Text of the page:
The latest addition to our creative toolset is a CNC router. I've been thinking about this technology for a long time. Back in my AutoCAD dealership days, I wrote some programs to create the NC codes (G codes) from drawing files to produce sprockets and drive a punch tool. I'm fascinated by the ability to control precision machinery, much in the same way I have a keen interest in computer programming. In fact, this is just another type of programming, with a different output device. More information about CNC routers can be found here. After some research and a recommendation from a trusted friend, I placed an order for a kit from CNCrouterparts and my brother and I started assembly on January 5th. The entire machine was delivered by UPS in 14 boxes. Assembly was fairly straightforward and we made steady progress. No special tools were needed, just some careful interpretation of drawings and reading of the online "tips". Part of the reward is knowing that you assembled something yourself. Rarely do we have to put anything together anymore except for the occasional bookcase from Ikea. We were thrilled when we were able to get the machine to move. Then we wrote our first program to welcome the machine to the world.
When I made my post to Facebook announcing the arrival of our new tool I received a lot of inquiries on what I was going to do with it. Honestly I don't have any specific plans other than a gut feeling that this may change the direction of my art. I didn't need to know anything other than that. Sometimes you just go with an instinct, especially if the stakes are high. First step is to acquire some basic skills. There is a steep learning curve, but then the possibilities open. I think we are given these moments of inspirational opportunity, and we need to learn how to take them. I'll see how successful this move becomes. Worst case I'll have a big piece of equipment for sale on Craig's List. Best case...well maybe my life will change. I'll take those odds.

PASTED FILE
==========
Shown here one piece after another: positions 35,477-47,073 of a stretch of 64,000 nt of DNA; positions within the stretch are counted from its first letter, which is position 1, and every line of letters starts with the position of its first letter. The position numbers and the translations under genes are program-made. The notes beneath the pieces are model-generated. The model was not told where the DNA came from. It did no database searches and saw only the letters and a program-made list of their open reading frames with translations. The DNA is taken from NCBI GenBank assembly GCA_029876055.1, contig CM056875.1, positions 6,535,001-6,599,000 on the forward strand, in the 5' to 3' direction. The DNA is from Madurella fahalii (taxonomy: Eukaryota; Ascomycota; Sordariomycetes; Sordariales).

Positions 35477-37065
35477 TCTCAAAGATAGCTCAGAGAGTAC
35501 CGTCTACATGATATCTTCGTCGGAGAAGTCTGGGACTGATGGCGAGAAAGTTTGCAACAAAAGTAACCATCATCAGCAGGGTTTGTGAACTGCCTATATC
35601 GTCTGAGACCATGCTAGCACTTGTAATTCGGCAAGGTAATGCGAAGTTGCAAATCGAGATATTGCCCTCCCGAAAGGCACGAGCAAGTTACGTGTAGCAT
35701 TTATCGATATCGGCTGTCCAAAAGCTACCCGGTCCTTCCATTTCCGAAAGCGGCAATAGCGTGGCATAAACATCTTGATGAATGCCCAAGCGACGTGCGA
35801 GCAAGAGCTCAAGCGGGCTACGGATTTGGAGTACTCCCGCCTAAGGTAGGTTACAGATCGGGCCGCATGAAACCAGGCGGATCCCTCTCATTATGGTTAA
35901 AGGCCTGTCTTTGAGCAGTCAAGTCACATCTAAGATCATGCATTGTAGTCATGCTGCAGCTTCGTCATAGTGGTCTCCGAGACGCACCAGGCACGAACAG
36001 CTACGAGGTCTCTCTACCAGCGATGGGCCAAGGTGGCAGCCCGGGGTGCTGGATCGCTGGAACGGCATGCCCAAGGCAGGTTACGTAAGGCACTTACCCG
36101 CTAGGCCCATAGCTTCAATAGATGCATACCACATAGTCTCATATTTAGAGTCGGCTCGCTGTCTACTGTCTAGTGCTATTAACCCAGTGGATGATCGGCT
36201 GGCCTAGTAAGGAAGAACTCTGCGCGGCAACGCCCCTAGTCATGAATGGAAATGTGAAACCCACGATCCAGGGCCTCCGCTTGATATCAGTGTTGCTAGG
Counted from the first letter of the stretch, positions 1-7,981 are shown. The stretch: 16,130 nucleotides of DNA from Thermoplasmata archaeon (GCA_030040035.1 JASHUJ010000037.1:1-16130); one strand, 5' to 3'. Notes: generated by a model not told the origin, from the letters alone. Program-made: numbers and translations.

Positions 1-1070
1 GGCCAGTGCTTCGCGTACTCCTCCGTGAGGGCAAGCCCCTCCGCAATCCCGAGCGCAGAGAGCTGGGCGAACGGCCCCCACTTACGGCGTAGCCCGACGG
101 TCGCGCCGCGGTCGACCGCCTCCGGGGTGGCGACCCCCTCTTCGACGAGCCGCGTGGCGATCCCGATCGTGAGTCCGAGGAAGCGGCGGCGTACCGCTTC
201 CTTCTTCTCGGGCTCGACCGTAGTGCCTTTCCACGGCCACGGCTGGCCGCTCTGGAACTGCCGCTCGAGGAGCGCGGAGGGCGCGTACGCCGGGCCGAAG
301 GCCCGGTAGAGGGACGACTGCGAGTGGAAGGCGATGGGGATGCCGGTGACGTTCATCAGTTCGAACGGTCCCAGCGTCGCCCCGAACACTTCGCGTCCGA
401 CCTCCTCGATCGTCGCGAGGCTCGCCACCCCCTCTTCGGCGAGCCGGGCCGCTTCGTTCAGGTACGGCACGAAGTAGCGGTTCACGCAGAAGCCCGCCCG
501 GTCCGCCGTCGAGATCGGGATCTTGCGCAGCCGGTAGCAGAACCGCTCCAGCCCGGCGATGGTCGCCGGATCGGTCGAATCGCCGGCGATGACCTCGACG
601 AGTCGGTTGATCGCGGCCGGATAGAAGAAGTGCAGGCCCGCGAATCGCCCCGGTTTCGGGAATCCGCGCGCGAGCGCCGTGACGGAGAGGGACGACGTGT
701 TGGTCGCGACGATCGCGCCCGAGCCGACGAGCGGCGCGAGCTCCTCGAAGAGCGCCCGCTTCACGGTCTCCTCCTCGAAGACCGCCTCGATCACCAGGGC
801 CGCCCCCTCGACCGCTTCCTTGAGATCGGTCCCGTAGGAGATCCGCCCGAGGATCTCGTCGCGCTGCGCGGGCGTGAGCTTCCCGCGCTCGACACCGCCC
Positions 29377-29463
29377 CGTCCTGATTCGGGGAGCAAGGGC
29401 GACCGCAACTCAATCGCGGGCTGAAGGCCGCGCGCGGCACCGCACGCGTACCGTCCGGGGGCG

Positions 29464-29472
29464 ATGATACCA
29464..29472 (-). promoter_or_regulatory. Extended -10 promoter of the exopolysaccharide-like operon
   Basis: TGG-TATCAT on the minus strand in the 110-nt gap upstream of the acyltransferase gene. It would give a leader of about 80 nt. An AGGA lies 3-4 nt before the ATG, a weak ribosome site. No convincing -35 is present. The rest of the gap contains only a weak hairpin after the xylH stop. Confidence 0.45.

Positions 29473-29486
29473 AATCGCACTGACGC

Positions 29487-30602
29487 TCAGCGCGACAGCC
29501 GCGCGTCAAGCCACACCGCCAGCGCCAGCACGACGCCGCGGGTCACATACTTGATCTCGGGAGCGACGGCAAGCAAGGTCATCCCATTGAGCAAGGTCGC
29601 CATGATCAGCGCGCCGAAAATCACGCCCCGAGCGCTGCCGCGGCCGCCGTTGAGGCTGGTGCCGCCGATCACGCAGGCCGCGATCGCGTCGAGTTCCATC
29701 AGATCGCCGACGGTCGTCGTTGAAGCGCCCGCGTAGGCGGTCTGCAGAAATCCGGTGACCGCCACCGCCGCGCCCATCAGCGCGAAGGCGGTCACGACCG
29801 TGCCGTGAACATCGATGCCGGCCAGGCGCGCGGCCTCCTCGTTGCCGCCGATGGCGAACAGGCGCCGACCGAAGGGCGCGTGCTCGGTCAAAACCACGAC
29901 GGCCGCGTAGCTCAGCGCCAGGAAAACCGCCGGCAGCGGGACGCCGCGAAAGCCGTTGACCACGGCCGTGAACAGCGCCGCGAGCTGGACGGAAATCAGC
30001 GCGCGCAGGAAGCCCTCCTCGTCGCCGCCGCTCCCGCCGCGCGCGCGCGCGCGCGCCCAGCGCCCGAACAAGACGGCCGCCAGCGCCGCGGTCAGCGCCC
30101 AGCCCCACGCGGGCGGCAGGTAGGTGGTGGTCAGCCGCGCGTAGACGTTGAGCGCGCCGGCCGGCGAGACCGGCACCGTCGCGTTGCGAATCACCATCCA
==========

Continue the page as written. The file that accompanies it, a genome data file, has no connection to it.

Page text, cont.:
Initially I'll be exploring what I can do with various materials. Wood, acrylic, Sentra (expanded PVC board), Dibond (aluminum bonded acrylic), and corrugated cardboard are all materials that can be easily handled by this machine. The bed is 4 x 8 ft, so I can handle some big pieces. I don't know exactly what I will be printing but I'll try some simple textures and outlines all derived from photographs. I'm going to be looking at this as another type of printer. In order to create a piece, you start with a "vector" representation of the object. Everything is 3D and objects derived from photographs need thickness. Then you define the toolpaths and tools to make the specific cuts. This is the "programming" step. After that another program creates the actual codes that are fed to the machine. Stay tuned for progress reports.
What are you going to do with what you have?
01/09/2015 - My brother and I finally got the CNC router table to come alive. Still lots to figure out but we're over the hump. Looking forward to making something!
01/10/2015 - Our first program...in "Sharpie" mode, we programmed our first toolpath using VCarvePro. Yay! Actual runtime is 2.5 minutes so you're getting a fast forward version.